October is Disability Awareness Month. Disability includes a broad spectrum of conditions that effect physical and mental health. If you are someone who lives with a mental health diagnosis and would like additional support, there are benefits and resources available to you. On the Balanced You blog, we are highlighting mental health accommodations, mental health support through your medical plan, and an opportunity for social connection. Read more.
October is National Disability Employment Awareness Month, and KCIT is taking a behind-the-scenes look at how our technology experts are improving accessibility for King County employees and residents. Roughly one in four Americans live with a disability; not just visual, but auditory, mobility, and cognitive issues. That means at least 500,000 people in King County alone need accessible technology to interact with King County information and services. KCIT’s Software Quality Assurance team requires every public-facing application and website follow the Web Content Accessibility Guidelines. Developed by the World Wide Web Consortium, these guidelines ensure all King County websites and apps are… Read More
Cross-posted from Public Health Insider The COVID-19 pandemic and efforts to slow its spread brought a number of social, economic and overall health impacts for communities throughout King County. Public Health – Seattle & King County, in partnership with the Disability Empowerment Center and Lifelong Aging And Disabilities Services, interviewed and listened to local people from disability communities to shed light on how these impacts were experienced by people living with disabilities in King County. Read more.
As part of the 2022 Annual Giving Drive, we are highlighting nonprofits whose work supports people living with disabilities. These and hundreds of nonprofits are participating in this year’s Annual Giving Drive. You can go online or use a paper form by Friday, Nov. 18, to make a pledge to your favorite Employee Giving Program nonprofits by: For more information, contact your Employee Giving Program Ambassador, visit www.kingcounty.gov/giving, email EmployeeGiving@KingCounty.gov, call 206-263-9372, or attend an online Nonprofit Expo.
The annual Disability Rights Washington’s Week Without Driving Challenge was recently held across the state, and numerous King County employees, Councilmembers, and residents participated in the event. The challenge encourages those who normally drive to spend a full week using alternative modes of transportation to experience what it’s like for non-drivers to access our community, especially those with disabilities. Read more here and watch the video below.
Since 2005, the King County School-to-Work program has been partnering with businesses to hire students with intellectual and developmental disabilities, both strengthening and diversifying their workforce. The effort brings together schools, state, and employment agencies to connect students with employment services while still in their high school transition programs. “Our motto is jobs by June,” said coordinator Richard Wilson, “and the program is designed to assist students to find paid employment before leaving school.” Currently, the School-to-Work program is serving its 18th cohort of students. Throughout the years, they’ve placed students in… Read More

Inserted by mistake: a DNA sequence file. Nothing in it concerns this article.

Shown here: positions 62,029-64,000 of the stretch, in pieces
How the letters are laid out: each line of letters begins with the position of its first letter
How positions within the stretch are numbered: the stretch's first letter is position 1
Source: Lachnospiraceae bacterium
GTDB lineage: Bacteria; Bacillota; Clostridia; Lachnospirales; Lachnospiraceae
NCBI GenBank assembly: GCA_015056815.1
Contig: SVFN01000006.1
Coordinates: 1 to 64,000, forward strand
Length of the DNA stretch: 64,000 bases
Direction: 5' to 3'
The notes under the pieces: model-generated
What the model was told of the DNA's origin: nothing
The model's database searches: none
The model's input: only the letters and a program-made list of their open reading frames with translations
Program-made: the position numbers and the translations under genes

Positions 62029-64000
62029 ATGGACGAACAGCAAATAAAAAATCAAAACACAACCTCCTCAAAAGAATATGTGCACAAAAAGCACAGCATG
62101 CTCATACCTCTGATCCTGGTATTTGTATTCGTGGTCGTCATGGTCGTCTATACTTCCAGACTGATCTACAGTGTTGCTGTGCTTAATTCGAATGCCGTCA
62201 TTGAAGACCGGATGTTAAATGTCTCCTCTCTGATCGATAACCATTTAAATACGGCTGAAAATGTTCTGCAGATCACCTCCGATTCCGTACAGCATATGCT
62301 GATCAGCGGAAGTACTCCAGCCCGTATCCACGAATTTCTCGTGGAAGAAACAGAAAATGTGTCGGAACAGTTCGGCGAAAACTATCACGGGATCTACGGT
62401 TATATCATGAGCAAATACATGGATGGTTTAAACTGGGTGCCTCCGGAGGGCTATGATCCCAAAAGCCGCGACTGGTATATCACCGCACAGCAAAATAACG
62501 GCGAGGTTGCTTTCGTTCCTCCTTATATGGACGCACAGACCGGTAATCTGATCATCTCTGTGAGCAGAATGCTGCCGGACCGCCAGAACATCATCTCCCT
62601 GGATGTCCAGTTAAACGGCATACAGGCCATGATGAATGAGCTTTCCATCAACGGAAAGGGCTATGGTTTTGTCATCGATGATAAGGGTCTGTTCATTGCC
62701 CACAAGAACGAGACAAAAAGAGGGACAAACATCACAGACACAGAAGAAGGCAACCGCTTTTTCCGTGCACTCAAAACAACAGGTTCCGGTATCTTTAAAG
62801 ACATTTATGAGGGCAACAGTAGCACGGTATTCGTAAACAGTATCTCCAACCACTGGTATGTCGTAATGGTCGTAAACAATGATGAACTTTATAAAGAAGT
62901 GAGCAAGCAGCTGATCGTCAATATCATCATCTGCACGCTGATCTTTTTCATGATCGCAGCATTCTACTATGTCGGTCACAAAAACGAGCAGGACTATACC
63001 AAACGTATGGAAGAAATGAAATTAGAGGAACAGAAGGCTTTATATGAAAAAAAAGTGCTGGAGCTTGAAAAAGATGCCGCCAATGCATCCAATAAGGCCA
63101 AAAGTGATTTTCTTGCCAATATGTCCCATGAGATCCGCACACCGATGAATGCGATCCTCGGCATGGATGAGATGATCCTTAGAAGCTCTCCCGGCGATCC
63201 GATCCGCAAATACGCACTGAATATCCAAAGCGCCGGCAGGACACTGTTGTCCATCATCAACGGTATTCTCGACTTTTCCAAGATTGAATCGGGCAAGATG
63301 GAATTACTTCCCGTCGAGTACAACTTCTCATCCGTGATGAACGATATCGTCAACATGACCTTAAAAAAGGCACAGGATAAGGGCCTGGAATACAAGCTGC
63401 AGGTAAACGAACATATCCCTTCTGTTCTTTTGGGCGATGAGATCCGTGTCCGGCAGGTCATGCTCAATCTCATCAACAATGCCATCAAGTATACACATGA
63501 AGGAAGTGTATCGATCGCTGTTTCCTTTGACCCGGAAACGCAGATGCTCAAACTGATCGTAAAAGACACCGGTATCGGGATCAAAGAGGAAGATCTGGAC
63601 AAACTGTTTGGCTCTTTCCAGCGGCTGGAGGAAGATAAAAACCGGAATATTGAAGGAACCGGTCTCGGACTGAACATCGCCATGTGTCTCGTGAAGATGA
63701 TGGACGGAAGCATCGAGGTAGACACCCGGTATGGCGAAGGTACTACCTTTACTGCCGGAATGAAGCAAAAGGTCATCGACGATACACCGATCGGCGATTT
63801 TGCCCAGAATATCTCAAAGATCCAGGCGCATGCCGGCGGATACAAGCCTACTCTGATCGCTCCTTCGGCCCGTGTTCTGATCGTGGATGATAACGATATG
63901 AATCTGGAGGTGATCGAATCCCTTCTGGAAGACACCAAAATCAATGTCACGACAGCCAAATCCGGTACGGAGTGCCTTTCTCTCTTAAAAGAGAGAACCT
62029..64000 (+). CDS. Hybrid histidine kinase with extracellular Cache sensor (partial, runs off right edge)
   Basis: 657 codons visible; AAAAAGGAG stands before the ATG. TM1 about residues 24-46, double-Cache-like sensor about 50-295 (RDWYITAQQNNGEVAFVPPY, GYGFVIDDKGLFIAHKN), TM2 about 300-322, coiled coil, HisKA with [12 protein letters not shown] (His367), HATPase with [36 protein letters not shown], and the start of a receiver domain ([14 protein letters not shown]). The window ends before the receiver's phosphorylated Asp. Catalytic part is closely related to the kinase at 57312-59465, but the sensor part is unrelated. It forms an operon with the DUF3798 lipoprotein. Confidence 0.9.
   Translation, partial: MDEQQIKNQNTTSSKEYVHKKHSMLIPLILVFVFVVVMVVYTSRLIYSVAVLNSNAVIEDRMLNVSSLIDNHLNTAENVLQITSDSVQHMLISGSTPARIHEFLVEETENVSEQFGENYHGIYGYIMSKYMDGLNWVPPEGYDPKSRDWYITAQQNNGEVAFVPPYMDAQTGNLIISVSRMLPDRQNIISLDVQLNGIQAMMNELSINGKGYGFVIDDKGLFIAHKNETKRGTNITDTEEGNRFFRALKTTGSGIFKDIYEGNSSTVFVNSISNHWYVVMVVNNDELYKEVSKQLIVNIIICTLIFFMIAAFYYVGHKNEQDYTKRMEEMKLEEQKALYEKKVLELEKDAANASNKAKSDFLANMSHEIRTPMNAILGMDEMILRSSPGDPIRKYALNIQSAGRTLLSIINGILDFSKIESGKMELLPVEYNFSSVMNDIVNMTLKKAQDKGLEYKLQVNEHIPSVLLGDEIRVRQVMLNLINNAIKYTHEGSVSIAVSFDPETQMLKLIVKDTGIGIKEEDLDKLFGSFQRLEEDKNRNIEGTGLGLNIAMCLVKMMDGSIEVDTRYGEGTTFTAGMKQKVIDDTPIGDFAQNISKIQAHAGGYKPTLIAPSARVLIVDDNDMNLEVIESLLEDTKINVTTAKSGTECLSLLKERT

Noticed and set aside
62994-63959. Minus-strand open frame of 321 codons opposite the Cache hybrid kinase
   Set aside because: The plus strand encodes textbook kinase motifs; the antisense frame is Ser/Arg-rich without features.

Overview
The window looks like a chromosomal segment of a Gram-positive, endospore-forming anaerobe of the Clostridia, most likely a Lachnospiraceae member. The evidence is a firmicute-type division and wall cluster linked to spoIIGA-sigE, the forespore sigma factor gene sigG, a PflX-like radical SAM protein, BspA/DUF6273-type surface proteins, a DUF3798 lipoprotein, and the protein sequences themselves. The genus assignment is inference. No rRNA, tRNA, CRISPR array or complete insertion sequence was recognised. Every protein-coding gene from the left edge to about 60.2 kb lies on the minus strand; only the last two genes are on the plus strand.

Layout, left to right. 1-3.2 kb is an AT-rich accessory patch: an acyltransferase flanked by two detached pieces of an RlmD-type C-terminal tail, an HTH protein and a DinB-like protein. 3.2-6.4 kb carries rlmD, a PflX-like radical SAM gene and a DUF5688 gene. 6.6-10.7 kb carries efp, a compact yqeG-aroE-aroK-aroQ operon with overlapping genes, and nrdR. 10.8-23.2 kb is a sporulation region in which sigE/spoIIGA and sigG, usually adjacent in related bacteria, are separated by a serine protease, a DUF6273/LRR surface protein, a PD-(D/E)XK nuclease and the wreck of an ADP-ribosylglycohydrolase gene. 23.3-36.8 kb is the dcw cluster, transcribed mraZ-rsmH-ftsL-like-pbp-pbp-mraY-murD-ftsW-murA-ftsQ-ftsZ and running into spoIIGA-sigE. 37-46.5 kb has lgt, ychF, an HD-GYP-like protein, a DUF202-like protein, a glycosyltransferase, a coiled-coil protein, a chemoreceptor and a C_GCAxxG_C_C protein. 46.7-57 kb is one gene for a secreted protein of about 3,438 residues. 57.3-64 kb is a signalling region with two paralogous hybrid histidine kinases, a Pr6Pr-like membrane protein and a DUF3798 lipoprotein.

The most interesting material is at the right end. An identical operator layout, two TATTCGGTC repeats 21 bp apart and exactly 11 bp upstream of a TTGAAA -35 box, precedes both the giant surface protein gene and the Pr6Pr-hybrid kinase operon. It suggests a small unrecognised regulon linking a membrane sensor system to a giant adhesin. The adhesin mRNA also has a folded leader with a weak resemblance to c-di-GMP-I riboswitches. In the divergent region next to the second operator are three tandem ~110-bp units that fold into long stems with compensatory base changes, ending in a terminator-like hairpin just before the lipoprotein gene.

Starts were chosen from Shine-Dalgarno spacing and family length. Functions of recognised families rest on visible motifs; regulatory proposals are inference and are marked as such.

There are 1.4 million registered voters in King County. Voter registration in the Department of Elections is an intense, customer service focused team tasked with ensuring county residents get to exercise their right to vote. Handling phone calls, emails, in-person visitors, and thousands of online registration updates keeps this team in constant motion. When Kim Streeter, a Program Supervisor for the Department of Elections, was approached by King County’s Supported Employment Program to hire staff for a pilot program, it seemed like a great fit for all parties. King County’s Supported Employment Program matches… Read More
By Dorian Esper-Taylor Disability Equity Specialist, Office of Equity and Social Justice and Jennifer Mechem, ADA/Civil Rights Section Manager, Office of Equity and Social Justice Today marks the 32nd anniversary of the Americans with Disabilities Act (ADA) being signed into law on July 26, 1990. One of the most influential civil rights marches was not a march, it was a crawl. Part of a series of demonstrations that included all forms of mobility, the Capitol Crawl on March 12, 1990, was a key moment in the path to the Americans with Disabilities… Read More
By Dow Constantine, King County Executive On the 32nd anniversary of the signing of the Americans with Disabilities Act (ADA), with our work to become a pro-equity and anti-racist government, we also recognize that disability is intersectional, and that the ADA remains a crucial tool in addressing the persistent discrimination experienced by persons with disabilities.
By Dorian Esper–Taylor, ADA Disability Specialist, Office of Equity and Social Justice When we think of the life-changing civil rights movements in the U.S., the road to the Americans with Disabilities Act (ADA) is often a forgotten struggle. Historically, civil rights movements in the U.S. have begun as radical struggles. Equal rights have been earned and fought for rather than given; disability rights and the pathway to the ADA were no different. One of the early victories was the passage of Section 504 of the Rehabilitation Act, the first disability rights law… Read More